Shirreffs is not the sort of trainer to rely on fast workouts to keep his horses ready. What he has seen from Zenyatta since mid-January has left him with the impression that she should pick up her career where she left off.

The pattern to get back to racing has been predictable. Zenyatta spent a period of time walking at the barn, followed by tack-walking at the barn, jogging on the track, and then galloping before beginning a workout regiment once every six to seven days.

"About three weeks after the Breeders' Cup, she started to sharpen up," Shirreffs said. "It's been pretty much the same all along. Now she has a little more wind. That's the big difference. She's probably put on 25 pounds. It's hard to say with her because she's so big. She looks really strong.

"As a trainer you always hope they do a little better than you expect. The opposite is disappointing when they do less than you expect."

"The variables to the schedule are dictated by Zenyatta," he said. "It's what the horse allows you to do," Shirreffs said. "You've got to listen. She can get a little on her toes."

On some days, Zenyatta is asked to do very little. Last Sunday, for example, her first day back on the track since the six-furlong workout on March 5, she was given a leisurely jog for one circuit on the Hollywood Park main track. She was ridden by her regular exercise rider, Steve Willard, and accompanied by a stable pony. Compared with her flashy workout two days earlier, the brief session was rather boring. Monday, she resumed galloping in preparation for Saturday's race.

The low-key days are essential, too, Willard says. Shirreffs "always wants to do enough to progress forward, but not overdo it," Willard said. "With a horse like this, it's easy to ask them to do more than she needs to do."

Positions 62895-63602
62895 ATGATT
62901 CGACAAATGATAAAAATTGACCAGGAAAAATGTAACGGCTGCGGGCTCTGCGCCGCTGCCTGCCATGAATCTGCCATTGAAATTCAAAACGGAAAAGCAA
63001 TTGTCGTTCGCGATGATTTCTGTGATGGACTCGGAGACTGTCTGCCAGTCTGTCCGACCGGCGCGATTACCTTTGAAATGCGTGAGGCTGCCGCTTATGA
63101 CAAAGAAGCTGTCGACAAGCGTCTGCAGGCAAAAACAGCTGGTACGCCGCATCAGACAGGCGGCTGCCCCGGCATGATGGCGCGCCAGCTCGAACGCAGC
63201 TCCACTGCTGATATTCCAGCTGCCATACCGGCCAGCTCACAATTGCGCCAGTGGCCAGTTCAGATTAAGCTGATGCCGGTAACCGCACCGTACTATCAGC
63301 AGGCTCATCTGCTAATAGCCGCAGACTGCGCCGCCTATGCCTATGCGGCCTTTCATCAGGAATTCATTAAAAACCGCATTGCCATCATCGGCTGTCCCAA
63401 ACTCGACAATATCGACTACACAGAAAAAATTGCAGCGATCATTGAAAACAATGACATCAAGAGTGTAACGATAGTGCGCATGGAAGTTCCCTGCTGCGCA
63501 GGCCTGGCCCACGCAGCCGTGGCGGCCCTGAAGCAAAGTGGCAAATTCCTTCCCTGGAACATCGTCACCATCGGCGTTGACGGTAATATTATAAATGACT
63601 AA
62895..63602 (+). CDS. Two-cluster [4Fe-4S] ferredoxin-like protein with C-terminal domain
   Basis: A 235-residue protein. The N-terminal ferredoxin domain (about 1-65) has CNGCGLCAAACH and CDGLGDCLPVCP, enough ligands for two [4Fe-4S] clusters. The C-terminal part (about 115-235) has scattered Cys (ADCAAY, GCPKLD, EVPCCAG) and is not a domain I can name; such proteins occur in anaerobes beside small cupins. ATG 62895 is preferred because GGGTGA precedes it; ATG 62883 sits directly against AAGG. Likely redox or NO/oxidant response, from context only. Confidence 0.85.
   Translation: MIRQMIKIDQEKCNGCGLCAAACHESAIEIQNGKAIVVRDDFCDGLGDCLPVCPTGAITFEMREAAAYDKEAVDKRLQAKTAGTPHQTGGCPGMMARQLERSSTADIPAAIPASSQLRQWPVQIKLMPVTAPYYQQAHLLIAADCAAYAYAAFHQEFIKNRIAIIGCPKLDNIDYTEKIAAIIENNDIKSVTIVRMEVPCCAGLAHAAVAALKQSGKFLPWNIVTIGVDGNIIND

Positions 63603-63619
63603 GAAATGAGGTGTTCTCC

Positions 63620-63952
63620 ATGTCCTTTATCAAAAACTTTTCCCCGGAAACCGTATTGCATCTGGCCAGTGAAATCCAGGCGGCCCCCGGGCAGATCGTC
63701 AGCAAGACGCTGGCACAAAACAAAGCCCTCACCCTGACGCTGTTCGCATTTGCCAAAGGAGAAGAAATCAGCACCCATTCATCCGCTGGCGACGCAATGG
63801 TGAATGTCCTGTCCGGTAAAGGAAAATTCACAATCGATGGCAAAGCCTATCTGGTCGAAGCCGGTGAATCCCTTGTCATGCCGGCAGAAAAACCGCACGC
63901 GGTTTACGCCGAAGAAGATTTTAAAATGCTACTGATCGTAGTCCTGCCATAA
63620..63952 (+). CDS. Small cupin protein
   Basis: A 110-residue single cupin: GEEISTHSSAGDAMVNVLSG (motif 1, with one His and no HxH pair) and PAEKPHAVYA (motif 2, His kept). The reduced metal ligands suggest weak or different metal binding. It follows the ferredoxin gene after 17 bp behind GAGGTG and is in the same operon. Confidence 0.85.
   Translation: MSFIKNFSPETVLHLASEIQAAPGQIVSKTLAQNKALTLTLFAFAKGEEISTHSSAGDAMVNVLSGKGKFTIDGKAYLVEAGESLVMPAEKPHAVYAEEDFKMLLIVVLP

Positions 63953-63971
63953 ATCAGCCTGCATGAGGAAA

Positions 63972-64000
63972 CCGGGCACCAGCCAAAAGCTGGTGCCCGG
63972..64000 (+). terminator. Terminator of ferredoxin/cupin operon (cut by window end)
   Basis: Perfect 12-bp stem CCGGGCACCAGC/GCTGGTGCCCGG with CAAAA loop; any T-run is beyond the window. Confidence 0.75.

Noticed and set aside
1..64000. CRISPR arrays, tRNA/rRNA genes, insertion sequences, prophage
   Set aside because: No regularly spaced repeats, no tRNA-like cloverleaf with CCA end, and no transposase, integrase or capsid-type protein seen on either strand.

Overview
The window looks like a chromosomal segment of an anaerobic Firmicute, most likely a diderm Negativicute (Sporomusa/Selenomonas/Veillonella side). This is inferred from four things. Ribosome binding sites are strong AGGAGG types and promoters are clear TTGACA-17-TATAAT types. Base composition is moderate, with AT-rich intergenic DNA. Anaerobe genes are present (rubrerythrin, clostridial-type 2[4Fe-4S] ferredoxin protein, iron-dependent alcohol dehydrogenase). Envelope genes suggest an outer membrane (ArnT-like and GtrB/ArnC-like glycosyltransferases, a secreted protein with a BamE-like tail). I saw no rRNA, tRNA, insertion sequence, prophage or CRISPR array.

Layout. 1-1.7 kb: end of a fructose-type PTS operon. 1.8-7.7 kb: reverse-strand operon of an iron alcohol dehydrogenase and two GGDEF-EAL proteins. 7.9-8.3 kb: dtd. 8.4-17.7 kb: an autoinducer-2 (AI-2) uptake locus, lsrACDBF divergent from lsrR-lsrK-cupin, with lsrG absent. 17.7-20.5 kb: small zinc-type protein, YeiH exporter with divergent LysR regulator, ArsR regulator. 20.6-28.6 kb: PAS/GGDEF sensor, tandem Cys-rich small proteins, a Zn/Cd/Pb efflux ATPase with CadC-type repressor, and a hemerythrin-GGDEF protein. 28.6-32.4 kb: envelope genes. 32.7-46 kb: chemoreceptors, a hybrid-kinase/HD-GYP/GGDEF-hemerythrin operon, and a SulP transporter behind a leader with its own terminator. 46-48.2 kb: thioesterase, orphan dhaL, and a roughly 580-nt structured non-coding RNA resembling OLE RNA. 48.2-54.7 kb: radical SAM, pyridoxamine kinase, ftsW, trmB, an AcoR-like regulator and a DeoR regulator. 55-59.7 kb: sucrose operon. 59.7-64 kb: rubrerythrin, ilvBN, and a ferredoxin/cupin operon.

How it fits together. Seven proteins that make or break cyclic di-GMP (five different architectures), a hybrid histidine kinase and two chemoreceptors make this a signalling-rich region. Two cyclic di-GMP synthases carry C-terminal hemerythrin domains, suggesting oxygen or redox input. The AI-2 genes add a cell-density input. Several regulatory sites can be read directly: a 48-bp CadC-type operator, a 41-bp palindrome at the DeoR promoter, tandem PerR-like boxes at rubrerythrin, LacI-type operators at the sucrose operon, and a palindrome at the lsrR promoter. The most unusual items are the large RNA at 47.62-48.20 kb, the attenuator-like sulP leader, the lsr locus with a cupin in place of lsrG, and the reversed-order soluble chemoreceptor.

Asked to grade Zenyatta's workouts in recent weeks, Shirreffs described them as "very good."

"She's done everything we've asked of her willingly," he said.

On a daily basis, Zenyatta is part of the last group of Shirreffs's horses sent to the track. At Hollywood Park, which has a barn area that is far from fully occupied, the track is largely deserted at that time of the morning. Shirreffs has essentially found a way to turn the 1 1/8-mile main track into a private training center for his two-time champion.

"We like to take her out when it's quiet," Shirreffs said.

For most of her career, Zenyatta has been ridden on a daily basis by Willard, a 66-year-old former jockey. He has not been aboard Zenyatta as much in the last few months, owing to a bout with a sciatic nerve, but he returned to the stable in late February. While he was away, Isabel Bourez, a former jockey from France, was Zenyatta's exercise rider.

Since his return, Willard has noticed a slight change in Zenyatta.

"She feels better than she did, more straightforward," he said. "She's as good if not a little better. She settled into her routine and was very professional."

From Willard's perspective, Zenyatta was always destined to be an outstanding racehorse, but what has occurred since her debut at Hollywood Park in November 2007 could not have been predicted.

"She had so much talent to start with," he said. "We knew before she ran her first race, if we got lucky, she could be one of the best horses we've ever had. It's a lot of fun the way the fans take to her. It's good for the racing game. She gives you goosebumps even when I'm getting on her galloping."